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Natalie Diaz’s Postcolonial Love Poem has been awarded the Pulitzer Prize for poetry, and Percival Everett's Telephone has been named a finalist for the Pulitzer Prize for fiction.

The Art of Description

World into Word
Mark Doty
"It sounds like a simple thing, to say what you see," Mark Doty begins. "But try to find words for the shades of a mottled sassafras leaf, or the reflectivity of a bay on an August morning, or the very beginnings of desire stirring in the gaze of someone looking right into your eyes. . . . " How the writer moves perception to image and finally to written word is at the heart of any literary work. In this vivid meditation on this essential aspect of the writer's craft, Doty finds refuge in the sensory experience found in poems by Blake, Whitman, Bishop, and others. In clear chapter-essays and a vibrant abecedarian sequence, The Art of Description is an invaluable book by one of America's most revered writers and teachers.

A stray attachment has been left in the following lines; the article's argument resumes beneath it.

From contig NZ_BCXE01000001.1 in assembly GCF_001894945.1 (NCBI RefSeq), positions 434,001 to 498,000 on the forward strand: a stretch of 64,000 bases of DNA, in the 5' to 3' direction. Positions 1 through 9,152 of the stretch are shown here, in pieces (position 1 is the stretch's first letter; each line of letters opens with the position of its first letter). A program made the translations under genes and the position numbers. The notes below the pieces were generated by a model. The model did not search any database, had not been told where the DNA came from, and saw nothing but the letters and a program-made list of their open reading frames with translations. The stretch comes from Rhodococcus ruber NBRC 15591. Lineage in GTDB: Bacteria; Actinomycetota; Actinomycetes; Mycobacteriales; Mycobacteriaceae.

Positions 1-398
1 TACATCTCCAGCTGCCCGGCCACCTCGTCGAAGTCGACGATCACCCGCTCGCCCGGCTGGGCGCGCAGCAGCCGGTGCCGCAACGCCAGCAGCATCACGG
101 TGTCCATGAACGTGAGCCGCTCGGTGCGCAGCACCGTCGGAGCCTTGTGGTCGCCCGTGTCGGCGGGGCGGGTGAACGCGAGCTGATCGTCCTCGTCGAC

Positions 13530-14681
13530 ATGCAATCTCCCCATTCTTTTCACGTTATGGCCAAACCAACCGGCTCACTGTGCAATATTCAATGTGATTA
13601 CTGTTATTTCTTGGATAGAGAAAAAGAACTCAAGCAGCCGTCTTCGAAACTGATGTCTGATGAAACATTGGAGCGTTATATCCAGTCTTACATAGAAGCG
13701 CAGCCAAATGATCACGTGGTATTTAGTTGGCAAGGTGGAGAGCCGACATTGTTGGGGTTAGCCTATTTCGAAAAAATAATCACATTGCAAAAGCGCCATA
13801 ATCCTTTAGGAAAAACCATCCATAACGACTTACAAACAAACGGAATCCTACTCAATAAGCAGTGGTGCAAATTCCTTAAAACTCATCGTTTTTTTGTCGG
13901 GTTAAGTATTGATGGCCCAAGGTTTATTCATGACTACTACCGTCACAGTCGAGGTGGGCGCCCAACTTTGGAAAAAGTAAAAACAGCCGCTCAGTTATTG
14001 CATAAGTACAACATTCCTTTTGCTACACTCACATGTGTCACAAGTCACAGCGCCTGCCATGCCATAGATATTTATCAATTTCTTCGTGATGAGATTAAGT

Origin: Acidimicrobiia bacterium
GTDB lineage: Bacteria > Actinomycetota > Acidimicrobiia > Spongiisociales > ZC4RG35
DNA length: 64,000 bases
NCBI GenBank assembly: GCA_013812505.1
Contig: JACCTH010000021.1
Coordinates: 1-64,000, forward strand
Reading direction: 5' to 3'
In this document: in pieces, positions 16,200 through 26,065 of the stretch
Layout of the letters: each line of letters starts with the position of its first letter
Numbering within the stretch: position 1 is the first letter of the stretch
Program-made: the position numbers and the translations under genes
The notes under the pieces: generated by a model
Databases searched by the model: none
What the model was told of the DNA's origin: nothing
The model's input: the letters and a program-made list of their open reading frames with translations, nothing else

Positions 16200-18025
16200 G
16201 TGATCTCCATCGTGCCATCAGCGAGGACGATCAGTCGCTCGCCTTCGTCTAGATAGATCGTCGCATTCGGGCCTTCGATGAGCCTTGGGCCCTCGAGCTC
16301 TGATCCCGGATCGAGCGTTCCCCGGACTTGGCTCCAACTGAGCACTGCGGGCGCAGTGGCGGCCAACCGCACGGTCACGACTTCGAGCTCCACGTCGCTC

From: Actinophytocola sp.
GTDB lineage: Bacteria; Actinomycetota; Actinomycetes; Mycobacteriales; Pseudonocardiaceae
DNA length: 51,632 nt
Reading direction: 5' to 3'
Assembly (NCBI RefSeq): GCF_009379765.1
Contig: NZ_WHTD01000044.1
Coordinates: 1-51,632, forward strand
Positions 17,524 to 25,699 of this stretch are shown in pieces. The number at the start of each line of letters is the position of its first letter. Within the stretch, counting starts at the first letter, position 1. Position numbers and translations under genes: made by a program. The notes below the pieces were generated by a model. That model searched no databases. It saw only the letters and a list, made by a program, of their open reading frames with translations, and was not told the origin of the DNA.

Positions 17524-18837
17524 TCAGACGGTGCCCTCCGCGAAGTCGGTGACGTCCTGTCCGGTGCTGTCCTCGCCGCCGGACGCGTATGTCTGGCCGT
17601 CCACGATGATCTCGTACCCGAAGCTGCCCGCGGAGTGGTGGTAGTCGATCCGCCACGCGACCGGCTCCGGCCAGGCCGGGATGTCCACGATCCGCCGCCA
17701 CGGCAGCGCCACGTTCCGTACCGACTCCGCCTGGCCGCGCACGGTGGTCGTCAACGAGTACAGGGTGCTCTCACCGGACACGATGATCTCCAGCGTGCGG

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National Book Award winner Mark Doty's first prose book on the craft of poetry—an ultimately moving argument for the primacy of our senses

About the Author

Mark  Doty
Credit: Star Black
Mark Doty is the author of The Art of Description: World into Word and eight collections of poetry, including Fire to Fire: New and Selected Poems, which won the National Book Award. He is also the author of four works of prose nonfiction, including the memoir Heaven’s Coast, which received the PEN/Martha Albrand Award. He teaches at Rutgers University and lives in New York.
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  • “[A] fine tutorial. . . . Mark Doty’s essays are alive with wonder at the ability of poetry to figure the world—while remaining true to the ultimate escape of the actual.”—Ron Slate
  • “Lest you think this is a craft manual, rest assured that this small book is instead a directory for the enjoyment of, not only poetry, but words as we use them, every day and everywhere.”—Sacramento News & Review
  • “A book on writing that stands out among many of its kind. From the very beginning we see a passion for the language and a romanticism in it, making the word-loving reminisce and the non-word loving fall in love.”—New Pages
  • “Who could be more admired for his bright accuracies than Mark Doty? Anything he writes on the topic of poetry is worth a reader’s time and, with The Art of Description, he’s playing on home ground. . . . Elegant and instructive.”—The Literary Review
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